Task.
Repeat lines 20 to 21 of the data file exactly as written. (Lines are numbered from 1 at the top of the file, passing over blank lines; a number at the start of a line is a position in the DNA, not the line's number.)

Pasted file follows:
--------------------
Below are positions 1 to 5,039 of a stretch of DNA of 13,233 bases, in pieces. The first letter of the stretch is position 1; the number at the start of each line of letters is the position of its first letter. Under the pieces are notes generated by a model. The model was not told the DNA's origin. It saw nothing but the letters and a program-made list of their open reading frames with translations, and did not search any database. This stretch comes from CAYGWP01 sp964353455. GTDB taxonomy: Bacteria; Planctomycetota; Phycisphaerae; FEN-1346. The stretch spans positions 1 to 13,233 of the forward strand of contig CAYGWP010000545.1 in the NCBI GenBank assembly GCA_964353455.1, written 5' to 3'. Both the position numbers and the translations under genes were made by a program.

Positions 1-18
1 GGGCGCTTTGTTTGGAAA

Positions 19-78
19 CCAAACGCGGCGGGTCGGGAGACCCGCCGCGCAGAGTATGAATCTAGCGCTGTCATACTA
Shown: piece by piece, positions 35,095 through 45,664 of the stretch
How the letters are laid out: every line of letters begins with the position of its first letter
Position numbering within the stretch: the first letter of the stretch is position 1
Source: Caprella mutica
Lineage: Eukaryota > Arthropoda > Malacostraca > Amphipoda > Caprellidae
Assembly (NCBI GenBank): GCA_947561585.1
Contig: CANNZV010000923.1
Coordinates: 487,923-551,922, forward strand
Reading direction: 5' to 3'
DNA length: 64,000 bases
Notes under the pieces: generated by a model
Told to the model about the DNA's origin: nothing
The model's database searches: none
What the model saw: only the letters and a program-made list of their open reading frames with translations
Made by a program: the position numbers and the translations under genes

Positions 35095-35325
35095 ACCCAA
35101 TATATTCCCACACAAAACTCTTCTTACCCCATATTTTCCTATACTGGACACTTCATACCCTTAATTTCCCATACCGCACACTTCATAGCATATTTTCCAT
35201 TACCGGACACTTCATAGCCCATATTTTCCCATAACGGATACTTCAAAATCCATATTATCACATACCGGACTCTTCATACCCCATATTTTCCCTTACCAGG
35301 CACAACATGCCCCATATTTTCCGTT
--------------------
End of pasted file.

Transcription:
Made by a program: the position numbers and the translations under genes

Positions 35095-35325